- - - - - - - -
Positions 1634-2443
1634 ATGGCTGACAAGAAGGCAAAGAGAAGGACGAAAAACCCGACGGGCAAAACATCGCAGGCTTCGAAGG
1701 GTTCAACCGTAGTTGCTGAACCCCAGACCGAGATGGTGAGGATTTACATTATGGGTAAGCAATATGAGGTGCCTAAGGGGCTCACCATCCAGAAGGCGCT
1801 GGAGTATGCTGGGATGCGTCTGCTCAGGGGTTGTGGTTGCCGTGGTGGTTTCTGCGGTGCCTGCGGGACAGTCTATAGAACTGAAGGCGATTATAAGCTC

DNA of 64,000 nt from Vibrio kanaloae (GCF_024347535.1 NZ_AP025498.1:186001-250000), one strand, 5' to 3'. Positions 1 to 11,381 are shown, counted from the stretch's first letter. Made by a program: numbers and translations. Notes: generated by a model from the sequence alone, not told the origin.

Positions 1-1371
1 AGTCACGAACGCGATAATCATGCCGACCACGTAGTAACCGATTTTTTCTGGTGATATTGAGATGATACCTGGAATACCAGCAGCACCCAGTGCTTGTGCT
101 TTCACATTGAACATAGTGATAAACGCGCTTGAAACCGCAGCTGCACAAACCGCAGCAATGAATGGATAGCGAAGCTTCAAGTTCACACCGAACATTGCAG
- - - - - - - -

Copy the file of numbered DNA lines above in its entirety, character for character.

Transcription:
Positions 1634-2443
1634 ATGGCTGACAAGAAGGCAAAGAGAAGGACGAAAAACCCGACGGGCAAAACATCGCAGGCTTCGAAGG
1701 GTTCAACCGTAGTTGCTGAACCCCAGACCGAGATGGTGAGGATTTACATTATGGGTAAGCAATATGAGGTGCCTAAGGGGCTCACCATCCAGAAGGCGCT
1801 GGAGTATGCTGGGATGCGTCTGCTCAGGGGTTGTGGTTGCCGTGGTGGTTTCTGCGGTGCCTGCGGGACAGTCTATAGAACTGAAGGCGATTATAAGCTC

DNA of 64,000 nt from Vibrio kanaloae (GCF_024347535.1 NZ_AP025498.1:186001-250000), one strand, 5' to 3'. Positions 1 to 11,381 are shown, counted from the stretch's first letter. Made by a program: numbers and translations. Notes: generated by a model from the sequence alone, not told the origin.

Positions 1-1371
1 AGTCACGAACGCGATAATCATGCCGACCACGTAGTAACCGATTTTTTCTGGTGATATTGAGATGATACCTGGAATACCAGCAGCACCCAGTGCTTGTGCT
101 TTCACATTGAACATAGTGATAAACGCGCTTGAAACCGCAGCTGCACAAACCGCAGCAATGAATGGATAGCGAAGCTTCAAGTTCACACCGAACATTGCAG